Self-Compassion Practices to Deepen Your Resilience

Resilience expert Linda Graham presents two ways you can ease anxiety and fear with the research-backed benefits of self-compassion.

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We all know the saying: Do you tend to see the glass half-empty, or half-full? Evolutionarily speaking, it’s probably half empty. We are much more likely to notice, react to, and remember unpleasant, distressful, negative experiences than pleasant, soothing, positive ones. Our brain has this negativity bias hard-wired in to ensure our survival, as individuals and as a species. Early in human history, those who were more attuned to danger and who paid more attention to potential threats were more likely to survive. (In today’s circumstances, we might say that those who take the most rigorous precautions are likely to be safer from the coronavirus than those who underestimate its danger.)

So, in many ways, the negativity bias makes sense for survival. But to be resilient, to respond to distressing events in a positive, flexible, effective way, to discern the options we have and take wise action, we also need to be able to shift the brain out of negativity, reactivity, and contraction, toward receptivity and openness to the big picture.

Learn to Shift the Brain Out of Negativity

Mindfulness teaches us to focus our awareness on our feelings, on the tone of our experience. Mindful self-compassion teaches us to notice and focus on our feelings, but then gives us a practice to shift those feelings. This choice to shift our response to our feelings is important for our resilience.

Mindfulness teaches us to focus our awareness on our feelings, on the tone of our experience. Mindful self-compassion teaches us to notice and focus on our feelings, but then gives us a practice to shift those feelings.

Hundreds of studies now validate that cultivating positive emotions—gratitude, kindness, joy, awe, delight—will shift the functioning of the brain from negative to more positive. This creates more openness, more collaboration with other people, more optimism. Self-compassion is a very powerful practice to trigger that brain shift. The direct, measurable outcome of self-compassion practice is resilience. So we engage the power of self-compassion not just to feel better, but to function better.

Mindful self-compassion is a practice protocol developed by Chris Germer at Harvard and Kristin Neff at University of Texas-Austin. It simply brings awareness and acceptance to your emotional experience, no matter how upsetting it is. At an even deeper level in your brain, it brings awareness and acceptance to yourself as the experiencer of the experience. Here are two simple practices from mindful self-compassion that can help your mind to grow toward the light of seeing the glass-half-full.

Two Self-Compassion Practices to Rewire Your Brain for Resilience

1. Try a Self-Compassion Break

This is an exercise in shifting our awareness and bringing acceptance to bear on the experience of the moment, in the moment. It helps to practice this self-compassion break when any emotional upset or distress is still reasonably manageable—to create and strengthen the neural circuits that can do this shifting and re-conditioning when things are really tough.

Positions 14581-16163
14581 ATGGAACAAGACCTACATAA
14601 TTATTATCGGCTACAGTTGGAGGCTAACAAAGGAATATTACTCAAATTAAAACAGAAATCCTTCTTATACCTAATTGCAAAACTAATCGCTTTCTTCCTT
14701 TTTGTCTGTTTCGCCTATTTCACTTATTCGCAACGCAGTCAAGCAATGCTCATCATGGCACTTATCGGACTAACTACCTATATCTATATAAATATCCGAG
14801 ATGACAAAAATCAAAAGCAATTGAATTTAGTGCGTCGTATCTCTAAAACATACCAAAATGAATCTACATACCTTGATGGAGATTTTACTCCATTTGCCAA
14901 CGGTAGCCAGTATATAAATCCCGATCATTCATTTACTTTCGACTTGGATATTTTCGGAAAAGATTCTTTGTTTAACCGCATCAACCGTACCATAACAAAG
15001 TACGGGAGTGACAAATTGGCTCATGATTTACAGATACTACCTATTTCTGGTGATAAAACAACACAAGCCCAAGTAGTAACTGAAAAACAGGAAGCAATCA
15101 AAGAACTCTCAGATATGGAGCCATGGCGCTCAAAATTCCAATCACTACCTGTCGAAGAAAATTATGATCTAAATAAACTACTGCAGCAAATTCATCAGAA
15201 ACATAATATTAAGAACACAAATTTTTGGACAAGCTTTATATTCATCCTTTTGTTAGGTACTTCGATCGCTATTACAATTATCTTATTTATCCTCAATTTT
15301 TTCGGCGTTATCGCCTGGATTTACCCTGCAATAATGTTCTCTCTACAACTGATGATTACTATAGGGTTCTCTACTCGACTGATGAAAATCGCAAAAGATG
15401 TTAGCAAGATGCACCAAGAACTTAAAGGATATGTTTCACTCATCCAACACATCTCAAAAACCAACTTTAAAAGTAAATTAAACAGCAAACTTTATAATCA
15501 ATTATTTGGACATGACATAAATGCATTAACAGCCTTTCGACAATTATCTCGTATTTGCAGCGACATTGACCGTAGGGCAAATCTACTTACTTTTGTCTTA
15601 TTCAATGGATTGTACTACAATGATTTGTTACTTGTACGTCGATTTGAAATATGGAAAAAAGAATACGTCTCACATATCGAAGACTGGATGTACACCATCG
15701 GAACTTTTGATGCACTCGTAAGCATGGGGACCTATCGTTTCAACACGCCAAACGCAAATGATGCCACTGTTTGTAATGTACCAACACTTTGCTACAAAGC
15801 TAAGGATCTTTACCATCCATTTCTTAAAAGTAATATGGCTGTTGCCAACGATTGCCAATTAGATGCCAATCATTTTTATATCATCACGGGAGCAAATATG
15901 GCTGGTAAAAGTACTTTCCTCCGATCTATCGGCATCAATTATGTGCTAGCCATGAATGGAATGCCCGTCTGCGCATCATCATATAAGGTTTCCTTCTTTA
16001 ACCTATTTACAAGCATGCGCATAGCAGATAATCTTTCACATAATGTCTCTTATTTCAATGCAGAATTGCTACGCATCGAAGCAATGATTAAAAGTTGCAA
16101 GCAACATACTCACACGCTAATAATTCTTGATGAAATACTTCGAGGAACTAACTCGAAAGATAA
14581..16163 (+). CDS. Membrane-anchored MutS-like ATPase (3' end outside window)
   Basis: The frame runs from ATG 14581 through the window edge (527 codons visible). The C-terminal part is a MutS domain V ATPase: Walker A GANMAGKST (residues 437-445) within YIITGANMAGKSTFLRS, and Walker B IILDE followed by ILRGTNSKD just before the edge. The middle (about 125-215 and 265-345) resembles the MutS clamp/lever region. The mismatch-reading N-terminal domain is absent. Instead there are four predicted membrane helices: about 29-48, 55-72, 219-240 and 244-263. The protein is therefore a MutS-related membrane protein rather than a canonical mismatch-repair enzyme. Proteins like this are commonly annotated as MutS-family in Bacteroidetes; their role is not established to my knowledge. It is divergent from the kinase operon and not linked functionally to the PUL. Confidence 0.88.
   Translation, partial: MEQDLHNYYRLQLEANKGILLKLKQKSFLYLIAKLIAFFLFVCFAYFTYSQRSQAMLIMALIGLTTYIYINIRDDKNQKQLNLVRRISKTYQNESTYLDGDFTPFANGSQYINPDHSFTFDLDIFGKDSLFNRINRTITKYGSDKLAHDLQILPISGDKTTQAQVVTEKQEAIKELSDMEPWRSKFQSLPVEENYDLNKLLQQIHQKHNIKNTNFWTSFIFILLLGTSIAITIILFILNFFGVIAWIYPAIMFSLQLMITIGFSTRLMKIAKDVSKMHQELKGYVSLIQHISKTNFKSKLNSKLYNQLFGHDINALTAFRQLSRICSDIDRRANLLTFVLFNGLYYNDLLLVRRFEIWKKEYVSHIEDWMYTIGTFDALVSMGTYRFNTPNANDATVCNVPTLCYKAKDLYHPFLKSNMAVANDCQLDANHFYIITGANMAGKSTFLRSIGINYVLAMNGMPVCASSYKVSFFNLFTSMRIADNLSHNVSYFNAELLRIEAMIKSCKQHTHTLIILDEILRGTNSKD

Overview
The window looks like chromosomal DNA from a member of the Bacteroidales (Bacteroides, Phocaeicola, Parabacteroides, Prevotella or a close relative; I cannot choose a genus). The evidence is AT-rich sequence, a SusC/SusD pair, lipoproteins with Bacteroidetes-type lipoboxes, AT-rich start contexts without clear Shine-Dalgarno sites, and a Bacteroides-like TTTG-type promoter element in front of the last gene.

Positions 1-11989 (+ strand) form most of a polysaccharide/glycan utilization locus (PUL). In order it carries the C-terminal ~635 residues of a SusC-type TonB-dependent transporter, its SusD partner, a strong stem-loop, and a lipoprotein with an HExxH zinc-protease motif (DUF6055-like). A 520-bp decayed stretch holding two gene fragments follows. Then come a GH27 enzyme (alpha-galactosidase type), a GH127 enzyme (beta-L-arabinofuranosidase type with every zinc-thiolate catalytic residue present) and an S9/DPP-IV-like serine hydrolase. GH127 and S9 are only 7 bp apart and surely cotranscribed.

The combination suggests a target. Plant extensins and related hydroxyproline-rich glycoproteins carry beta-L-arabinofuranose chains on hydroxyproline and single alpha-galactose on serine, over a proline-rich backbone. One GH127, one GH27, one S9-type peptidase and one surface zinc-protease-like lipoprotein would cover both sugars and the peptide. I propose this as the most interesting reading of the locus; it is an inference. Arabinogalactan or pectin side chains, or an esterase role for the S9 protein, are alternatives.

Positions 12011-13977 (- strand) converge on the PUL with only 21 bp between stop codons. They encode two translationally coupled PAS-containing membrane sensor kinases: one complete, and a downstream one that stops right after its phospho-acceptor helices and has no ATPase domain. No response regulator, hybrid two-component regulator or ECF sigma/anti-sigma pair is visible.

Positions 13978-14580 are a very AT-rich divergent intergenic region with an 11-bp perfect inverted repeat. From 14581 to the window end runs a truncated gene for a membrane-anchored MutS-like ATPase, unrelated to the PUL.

• Any moment you notice a surge of a difficult emotion—boredom, contempt, remorse, shame—pause, put your hand on your heart (this activates the release of oxytocin, the hormone of safety and trust).
  • Empathize with your experience—recognize the suffering—and say to yourself, “this is upsetting” or “this is hard!” or “this is scary!” or “this is painful” or “ouch! This hurts” or something similar, to acknowledge and care about yourself as the experiencer of something distressing.
  • Repeat these phrases to yourself (or some variation of words that work better for you):

May I be kind to myself in this moment.
This breaks the automaticity of our survival responses and negative thought loops.

May I accept this moment exactly as it is.
From William James, considered the founder of American psychology: “Be willing to have it so. Acceptance of what has happened is the first step to overcoming the consequence of any misfortune.”

May I accept myself exactly as I am in this moment.
From humanist psychologist Carl Rogers: “The curious paradox is that when I accept myself exactly as I am, then I can change.”

May I give myself all the compassion I need.
Compassion is a resource for resilience, and you are equally as deserving of your own compassion as others are.

  • Continue repeating the phrases until you can feel the internal shift: The compassion and kindness and care for yourself becoming stronger than the original negative emotion.
  • Pause and reflect on your experience. Notice if any possibilities of wise action arise.

2. Explore Self-Compassion as an Ongoing Way of Being

I often practice an expanded variation of the traditional mindful self-compassion phrases:

May I be kind to myself in this moment, in any moment, in every moment.

May I accept this moment exactly as it is, any moment, every moment.

May I accept myself exactly as I am in this moment, in any moment, in every moment.

May I give myself all the compassion and courageous action that I need.

This variation, like the traditional self-compassion break, is completely portable and effective anywhere, anytime. And this variation helps deepen the practice of mindful self-compassion into an ongoing way of being.


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